Ignore Typescript Errors “property does not exist on value of type”

In VS2013 building stops when tsc exits with code 1. This was not the case in VS2012.

How can I run my solution while ignoring the tsc.exe error?

I get many The property 'x' does not exist on value of type 'y' errors, which I want to ignore when using javascript functions.



I know the question is already closed but I've found it searching for same TypeScriptException, maybe some one else hit this question searching for this problem.

The problem lays in missing TypeScript typing:

var coordinates = outerElement[0].getBBox();

Throws The property 'getBBox' does not exist on value of type 'HTMLElement'.

The easiest way is to explicitly type variable as any

var outerHtmlElement: any = outerElement[0];
var coordinates = outerHtmlElement.getBBox();

Edit, late 2016

Since TypeScript 1.6 prefered casting operator is as those lines can be squqshed into elegant:

let coordinates = (outerElement[0] as any).getBBox();

Other solutions

Of course if you'd like to do it right, which is an overkill sometimes, you can:

  1. Create own interface which simply extends HTMLElement
  2. Introduce own typing which extends HTMLElement

The quick and dirty solution is to explicitly cast to any

(y as any).x

The "advantage" is that, the cast being explicit, this will compile even with the noImplicitAny flag set.

The proper solution is to update the typings definition file.

Please note that, when you cast a variable to any, you opt out of type checking for that variable.

Since I am in disclaimer mode, double casting via any combined with a new interface, can be useful in situations where you

  • do not want to update a broken typings file
  • are monkey patching

yet, you still want some form of typing.

Say you want to patch the definition of an instance of y of type OrginalDef with a new property x of type number:

const y: OriginalDef = ...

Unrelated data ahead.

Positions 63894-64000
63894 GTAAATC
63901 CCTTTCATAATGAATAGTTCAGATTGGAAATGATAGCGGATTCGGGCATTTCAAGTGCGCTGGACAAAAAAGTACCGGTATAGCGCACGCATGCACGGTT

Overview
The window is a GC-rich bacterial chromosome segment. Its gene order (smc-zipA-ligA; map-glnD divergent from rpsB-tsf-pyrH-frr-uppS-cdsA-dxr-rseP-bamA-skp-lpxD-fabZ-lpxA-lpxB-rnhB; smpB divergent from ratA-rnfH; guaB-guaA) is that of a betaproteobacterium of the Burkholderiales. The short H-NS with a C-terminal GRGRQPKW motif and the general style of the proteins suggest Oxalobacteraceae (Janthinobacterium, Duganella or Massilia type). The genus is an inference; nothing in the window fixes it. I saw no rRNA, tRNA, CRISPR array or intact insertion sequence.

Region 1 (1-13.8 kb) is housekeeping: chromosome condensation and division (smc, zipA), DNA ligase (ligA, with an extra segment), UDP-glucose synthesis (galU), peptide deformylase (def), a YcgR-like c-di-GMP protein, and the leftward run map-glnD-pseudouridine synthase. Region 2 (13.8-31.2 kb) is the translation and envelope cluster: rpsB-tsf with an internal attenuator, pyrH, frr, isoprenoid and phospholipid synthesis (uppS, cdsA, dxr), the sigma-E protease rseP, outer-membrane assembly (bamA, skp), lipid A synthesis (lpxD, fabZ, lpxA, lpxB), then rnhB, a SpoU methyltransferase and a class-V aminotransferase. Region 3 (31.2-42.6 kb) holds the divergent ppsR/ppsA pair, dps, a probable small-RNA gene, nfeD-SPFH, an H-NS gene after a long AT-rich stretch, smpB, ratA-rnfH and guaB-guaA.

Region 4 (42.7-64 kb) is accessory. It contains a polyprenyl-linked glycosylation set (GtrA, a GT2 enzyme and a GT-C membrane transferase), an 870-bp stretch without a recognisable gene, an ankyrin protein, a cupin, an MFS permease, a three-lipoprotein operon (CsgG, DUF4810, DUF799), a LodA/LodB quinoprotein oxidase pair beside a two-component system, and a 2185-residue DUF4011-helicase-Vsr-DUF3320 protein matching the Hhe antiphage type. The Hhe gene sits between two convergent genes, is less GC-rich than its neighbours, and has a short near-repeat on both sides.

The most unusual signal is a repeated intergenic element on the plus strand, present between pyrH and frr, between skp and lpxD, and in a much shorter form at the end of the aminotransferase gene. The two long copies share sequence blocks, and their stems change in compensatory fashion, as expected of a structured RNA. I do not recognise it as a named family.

interface DefWithNewProperties extends OriginalDef {
    x: number

const patched = y as any as DefWithNewProperties

patched.x = ....   //will compile

You can also use the following trick:

y.x = "some custom property"//gives typescript error

y["x"] = "some custom property"//no errors

Note, that to access x and dont get a typescript error again you need to write it like that y["x"], not y.x. So from this perspective the other options are better.


There are several ways to handle this problem. If this object is related to some external library, the best solution would be to find the actual definitions file (great repository here) for that library and reference it, e.g.:

/// <reference path="/path/to/jquery.d.ts" >

Of course, this doesn't apply in many cases.

If you want to 'override' the type system, try the following:

declare var y;

This will let you make any calls you want on var y.


When TypeScript thinks that property "x" does not exist on "y", then you can always cast "y" into "any", which will allow you to call anything (like "x") on "y".



Real World Example

I was getting the error "TS2339: Property 'name' does not exist on type 'Function'" for this code:

let name: string = this.constructor.name;

So I fixed it with:

let name: string = (<any>this).constructor.name;

Had a problem in Angular2, I was using the local storage to save something and it would not let me.


I had localStorage.city -> error -> Property 'city' does not exist on type 'Storage'.

How to fix it:



(localStorage as any).city


A quick fix where nothing else works:

const a.b = 5 // error

const a['b'] = 5 // error if ts-lint rule no-string-literal is enabled

const B = 'b'
const a[B] = 5 // always works

Not good practice but provides a solution without needing to turn off no-string-literal


I know it's now 2020, but I couldn't see an answer that satisfied the "ignore" part of the question. Turns out, you can tell TSLint to do just that using a directive;

// @ts-ignore
this.x = this.x.filter(x => x.someProp !== false);

Normally this would throw an error, stating that 'someProp does not exist on type'. With the comment, that error goes away.

This will stop any errors being thrown when compiling and should also stop your IDE complaining at you.


In my particular project I couldn't get it to work, and used declare var $;. Not a clean/recommended solution, it doesnt recognise the JQuery variables, but I had no errors after using that (and had to for my automatic builds to succeed).


I was able to get past this in typescript using something like:

let x = [ //data inside array ];
let y = new Map<any, any>();
for (var i=0; i<x.length; i++) {
    y.set(x[i], //value for this key here);

This seemed to be the only way that I could use the values inside X as keys for the map Y and compile.


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